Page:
• Some balanced advantage funds may use pro-cyclical dynamic asset allocation models. Pro-cyclical models aim to capture the upside during the bull market and protect downside in bear markets. Funds employing pro-cyclical models increase their equity allocation in rising markets and reduce it in falling markets.
  • Some balanced advantage funds may use a combination of both counter-cyclical and pro-cyclical approaches. The core asset allocation of these schemes follow the counter-cyclical method, while the tactically using market trend / momentum based strategies (pro-cyclical) to maximize upside potential and limit downside risk.
  • Intuitively, counter-cyclical dynamic asset allocation models should have smaller drawdowns compared to pro-cyclical models because their equity allocations will be low in high markets as opposed to pro-cyclical models. Pro-cyclical models, on the other hand, maybe able to ride momentum in bull markets.
  • You should understand the asset allocation strategy used by the scheme (refer to the SID) and make informed investment decisions based on your risk appetite. You should always consult with a financial advisor, if you need help in understand the risk / return characteristics of a mutual fund scheme.
  • Investors often make the mistake of selecting funds based on short term performance. You should not invest in a balanced advantage fund, simply based on returns. The fund should also be able protect your downside risks in volatile markets.

What is an effective balanced advantage fund?

An effective balanced advantage fund is one which is able to minimize downside risks and also generate superior risk adjusted returns in the long term. An effective balanced advantage funds should have minimal equity allocation at market peaks and maximum equity allocation at market bottoms. It is never possible to predict market peaks or bottoms with 100% accuracy, but dynamic asset allocation models are back-tested over multiple investment cycles (bull and bear markets) to check whether the model has produced desired results in different market conditions. You should see the performance of a balanced advantage scheme in different market conditions and see which scheme has performed consistently in different conditions.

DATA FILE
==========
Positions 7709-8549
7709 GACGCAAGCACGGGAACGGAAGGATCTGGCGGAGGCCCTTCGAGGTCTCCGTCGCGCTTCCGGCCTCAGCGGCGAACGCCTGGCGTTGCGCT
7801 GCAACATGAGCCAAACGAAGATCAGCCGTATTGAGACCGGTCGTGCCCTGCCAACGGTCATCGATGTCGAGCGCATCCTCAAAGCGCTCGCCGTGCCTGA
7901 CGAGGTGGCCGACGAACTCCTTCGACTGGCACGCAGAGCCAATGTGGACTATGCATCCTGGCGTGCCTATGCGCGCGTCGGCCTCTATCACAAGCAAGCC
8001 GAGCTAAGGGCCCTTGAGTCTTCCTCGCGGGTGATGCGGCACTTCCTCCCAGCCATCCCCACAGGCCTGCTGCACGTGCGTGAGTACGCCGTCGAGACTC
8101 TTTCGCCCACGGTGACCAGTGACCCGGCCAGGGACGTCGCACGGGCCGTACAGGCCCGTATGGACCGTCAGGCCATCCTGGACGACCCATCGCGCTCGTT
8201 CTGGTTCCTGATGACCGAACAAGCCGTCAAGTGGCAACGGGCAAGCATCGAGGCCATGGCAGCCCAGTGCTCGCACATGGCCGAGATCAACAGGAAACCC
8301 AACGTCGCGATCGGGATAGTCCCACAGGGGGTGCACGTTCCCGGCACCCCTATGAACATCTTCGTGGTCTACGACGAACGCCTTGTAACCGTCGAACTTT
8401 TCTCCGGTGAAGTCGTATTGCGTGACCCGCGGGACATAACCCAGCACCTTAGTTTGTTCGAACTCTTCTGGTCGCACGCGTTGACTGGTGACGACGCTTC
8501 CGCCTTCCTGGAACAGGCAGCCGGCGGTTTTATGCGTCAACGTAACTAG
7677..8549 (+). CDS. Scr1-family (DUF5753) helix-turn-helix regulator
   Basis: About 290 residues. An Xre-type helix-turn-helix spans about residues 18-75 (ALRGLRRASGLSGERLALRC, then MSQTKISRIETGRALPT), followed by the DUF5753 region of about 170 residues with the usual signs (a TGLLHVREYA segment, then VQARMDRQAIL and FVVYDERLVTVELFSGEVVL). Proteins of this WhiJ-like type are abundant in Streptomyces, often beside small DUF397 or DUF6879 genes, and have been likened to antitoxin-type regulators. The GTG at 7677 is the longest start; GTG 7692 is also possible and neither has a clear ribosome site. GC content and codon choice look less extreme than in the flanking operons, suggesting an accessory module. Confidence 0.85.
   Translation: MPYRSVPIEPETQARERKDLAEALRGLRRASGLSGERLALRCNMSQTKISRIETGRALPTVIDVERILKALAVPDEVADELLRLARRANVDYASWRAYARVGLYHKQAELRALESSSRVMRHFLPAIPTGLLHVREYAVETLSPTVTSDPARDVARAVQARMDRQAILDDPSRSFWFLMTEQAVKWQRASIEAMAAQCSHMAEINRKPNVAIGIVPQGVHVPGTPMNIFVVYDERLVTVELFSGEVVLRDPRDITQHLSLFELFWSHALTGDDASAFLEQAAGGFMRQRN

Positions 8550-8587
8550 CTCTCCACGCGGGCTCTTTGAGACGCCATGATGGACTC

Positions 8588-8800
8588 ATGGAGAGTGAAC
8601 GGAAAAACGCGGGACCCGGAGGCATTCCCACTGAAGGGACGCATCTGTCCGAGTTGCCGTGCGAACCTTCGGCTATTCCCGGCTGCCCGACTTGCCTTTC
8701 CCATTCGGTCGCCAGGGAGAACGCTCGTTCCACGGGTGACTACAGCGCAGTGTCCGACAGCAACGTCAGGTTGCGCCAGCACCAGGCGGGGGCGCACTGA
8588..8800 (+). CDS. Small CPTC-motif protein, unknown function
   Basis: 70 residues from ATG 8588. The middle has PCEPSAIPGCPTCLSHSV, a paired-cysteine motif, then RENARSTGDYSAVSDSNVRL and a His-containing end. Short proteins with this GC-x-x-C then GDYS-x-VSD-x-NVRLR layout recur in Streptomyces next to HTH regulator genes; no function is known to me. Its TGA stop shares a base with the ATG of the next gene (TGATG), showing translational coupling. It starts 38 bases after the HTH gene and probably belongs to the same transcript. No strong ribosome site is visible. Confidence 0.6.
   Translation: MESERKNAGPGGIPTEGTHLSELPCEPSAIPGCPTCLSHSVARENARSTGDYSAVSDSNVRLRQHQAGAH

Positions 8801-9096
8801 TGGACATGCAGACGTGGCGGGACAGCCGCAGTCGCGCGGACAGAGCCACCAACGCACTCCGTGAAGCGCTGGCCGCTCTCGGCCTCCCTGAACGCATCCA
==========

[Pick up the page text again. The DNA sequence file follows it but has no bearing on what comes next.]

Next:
FAQs

Answer: Hybrid equity funds or aggressive hybrid funds have 65 – 80% un-hedged exposure to equity and 20 – 35% allocation to fixed income instruments (debt and money market). There are no asset allocation limits for balanced advantage funds e.g. the un-hedged equity exposure of a balanced advantage fund may be much lower than 65%. The risk profile of balanced advantage funds may be lower than that of hybrid equity funds or aggressive hybrid funds?

Answer: As per SEBI, balanced funds must have 50% to equity and 50% allocation to fixed income instruments (debt and money market). There are no asset allocation limits for balanced advantage funds e.g. the un-hedged equity exposure of a balanced advantage fund can be lower than 50%. Furthermore, since balanced funds have 50% allocation to fixed income, they will be treated like debt funds from a taxation viewpoint. Balanced advantage funds usually enjoy equity taxation because they use derivatives to hedge. Equity taxation may be a major advantage for balanced advantage funds.

Answer: Balanced advantage fund and dynamic asset allocation fund are the same. There is no difference between the two. All balanced advantage funds use dynamic asset allocation strategy.

Request a Callback

Close
Please Enter Name
Please Enter Email ID
Please Enter Mobile Number
Please Enter City
Please Select Fund Name
 
Please enter Captcha
Please enter all required fields

By entering your personal details, you hereby authorize Mirae Asset Mutual Fund and/or its authorized service provider(s) to contact you and this will override any NDNC registration made by you.